(A Note from the Editor: The internal landscape of the workplace continues to shift and change, as teams are doing more with less people which also threatens work/life balance and/or burnout, new leaders being placed in leadership positions early without the necessary training and mentorship to succeed, and organizations are working to retain their people talent during the “Great Resignation”.
This four-blog series, “Honorable Leadership in a Season of Volatility”, specifically focuses on helping leaders successfully navigate through these challenging times where additional, external pressures in financial, political, and business sectors are also affecting internal team and organizational effectiveness.)
Several years ago, I experienced several touchpoints that raised my awareness on an issue that I already believed in.
Firstly, my strategic partner and good friend Hugh Massie, Founder and CEO of DNA Behavior® International, mentioned that he was learning to trust his gut instincts more. That caught my attention since he is a CPA by training and a very results oriented, rational person.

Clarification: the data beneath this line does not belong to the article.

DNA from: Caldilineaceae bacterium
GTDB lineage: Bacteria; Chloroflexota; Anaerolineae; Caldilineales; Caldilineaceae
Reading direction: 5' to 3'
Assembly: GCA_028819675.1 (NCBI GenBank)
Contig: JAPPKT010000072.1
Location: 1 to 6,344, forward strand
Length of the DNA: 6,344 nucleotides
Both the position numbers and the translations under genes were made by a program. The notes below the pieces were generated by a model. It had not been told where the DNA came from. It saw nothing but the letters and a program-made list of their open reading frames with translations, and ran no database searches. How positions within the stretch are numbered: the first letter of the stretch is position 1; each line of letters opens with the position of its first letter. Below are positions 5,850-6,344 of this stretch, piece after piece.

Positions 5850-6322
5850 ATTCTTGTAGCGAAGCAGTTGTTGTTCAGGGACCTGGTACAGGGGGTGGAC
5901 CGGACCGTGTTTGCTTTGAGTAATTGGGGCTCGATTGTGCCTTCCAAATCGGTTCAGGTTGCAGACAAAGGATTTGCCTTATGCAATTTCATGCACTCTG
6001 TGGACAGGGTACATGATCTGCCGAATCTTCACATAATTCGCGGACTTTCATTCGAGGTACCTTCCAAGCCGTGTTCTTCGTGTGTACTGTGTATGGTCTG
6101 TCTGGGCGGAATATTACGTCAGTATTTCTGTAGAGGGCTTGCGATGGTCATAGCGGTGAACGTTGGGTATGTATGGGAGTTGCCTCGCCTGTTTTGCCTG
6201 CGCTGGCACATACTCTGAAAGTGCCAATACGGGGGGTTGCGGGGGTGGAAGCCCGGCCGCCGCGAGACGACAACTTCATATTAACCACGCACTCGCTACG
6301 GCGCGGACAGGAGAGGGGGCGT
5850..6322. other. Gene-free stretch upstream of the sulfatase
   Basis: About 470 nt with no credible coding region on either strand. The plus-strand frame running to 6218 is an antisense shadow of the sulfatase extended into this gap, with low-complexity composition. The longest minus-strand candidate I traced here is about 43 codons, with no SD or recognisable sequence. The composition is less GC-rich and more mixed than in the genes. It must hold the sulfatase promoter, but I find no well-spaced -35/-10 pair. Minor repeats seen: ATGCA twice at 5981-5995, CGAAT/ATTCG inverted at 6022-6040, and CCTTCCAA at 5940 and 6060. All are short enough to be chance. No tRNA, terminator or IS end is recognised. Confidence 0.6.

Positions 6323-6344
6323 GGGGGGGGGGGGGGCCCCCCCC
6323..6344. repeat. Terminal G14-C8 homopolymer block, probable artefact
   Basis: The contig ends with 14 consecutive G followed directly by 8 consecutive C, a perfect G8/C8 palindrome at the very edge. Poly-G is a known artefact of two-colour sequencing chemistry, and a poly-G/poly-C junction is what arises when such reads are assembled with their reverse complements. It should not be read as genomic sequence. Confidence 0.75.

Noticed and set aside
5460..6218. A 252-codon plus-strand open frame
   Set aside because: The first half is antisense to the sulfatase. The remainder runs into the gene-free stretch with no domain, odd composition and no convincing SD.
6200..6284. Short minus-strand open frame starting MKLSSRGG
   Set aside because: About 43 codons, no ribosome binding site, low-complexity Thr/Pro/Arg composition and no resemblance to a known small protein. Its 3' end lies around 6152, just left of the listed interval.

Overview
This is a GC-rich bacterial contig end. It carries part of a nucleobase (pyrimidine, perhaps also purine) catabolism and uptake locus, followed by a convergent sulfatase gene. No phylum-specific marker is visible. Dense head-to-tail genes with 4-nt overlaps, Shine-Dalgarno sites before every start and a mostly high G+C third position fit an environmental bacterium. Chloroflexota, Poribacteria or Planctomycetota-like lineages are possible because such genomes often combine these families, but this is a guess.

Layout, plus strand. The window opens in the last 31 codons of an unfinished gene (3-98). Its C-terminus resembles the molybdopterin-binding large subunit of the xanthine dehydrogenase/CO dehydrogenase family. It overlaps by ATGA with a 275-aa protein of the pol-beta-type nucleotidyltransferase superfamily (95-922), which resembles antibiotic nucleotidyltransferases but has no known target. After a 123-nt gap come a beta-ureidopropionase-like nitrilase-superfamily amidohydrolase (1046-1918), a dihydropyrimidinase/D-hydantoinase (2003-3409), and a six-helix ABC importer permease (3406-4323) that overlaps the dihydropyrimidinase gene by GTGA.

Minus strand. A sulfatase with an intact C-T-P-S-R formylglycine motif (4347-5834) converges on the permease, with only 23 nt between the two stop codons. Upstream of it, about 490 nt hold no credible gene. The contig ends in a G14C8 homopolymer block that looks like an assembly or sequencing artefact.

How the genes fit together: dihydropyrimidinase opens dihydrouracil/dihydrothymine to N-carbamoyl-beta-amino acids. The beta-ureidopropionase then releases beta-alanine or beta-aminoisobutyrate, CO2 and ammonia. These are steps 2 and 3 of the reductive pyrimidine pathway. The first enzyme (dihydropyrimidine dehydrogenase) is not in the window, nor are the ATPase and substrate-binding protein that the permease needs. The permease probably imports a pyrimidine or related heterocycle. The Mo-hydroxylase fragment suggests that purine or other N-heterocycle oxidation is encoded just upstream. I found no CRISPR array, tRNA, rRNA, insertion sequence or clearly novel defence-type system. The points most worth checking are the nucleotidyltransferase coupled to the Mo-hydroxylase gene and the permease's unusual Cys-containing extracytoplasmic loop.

Secondly, I read Malcolm Gladwell’s book, Blink, and learned about this idea of the “second mind,” as he called it. Gladwell raised the visibility of the power of intuition, but I suspect that it was only for a short time for most people.
Thirdly, I met a leadership consultant at a past National Speakers Association Convention who was building her speaking platform around the idea that leaders (who have mostly been trained like engineers to trust rationality and disregard feelings) needed to learn to use their intuition more to make better decisions.
Finally, I read another impressive book, THE WAY OF THE SEAL: Think Like an Elite Warrior to Lead and Succeed and was interested to see that author Mark Divine, a former CPA and Navy SEAL, made instinct (awareness of gut feelings) a major theme of the book. His proposition is that leaders should train like Navy SEALS to intentionally use both rational (conscious mind) and instinctive (drawing from the unconscious mind) inputs to make the best decisions.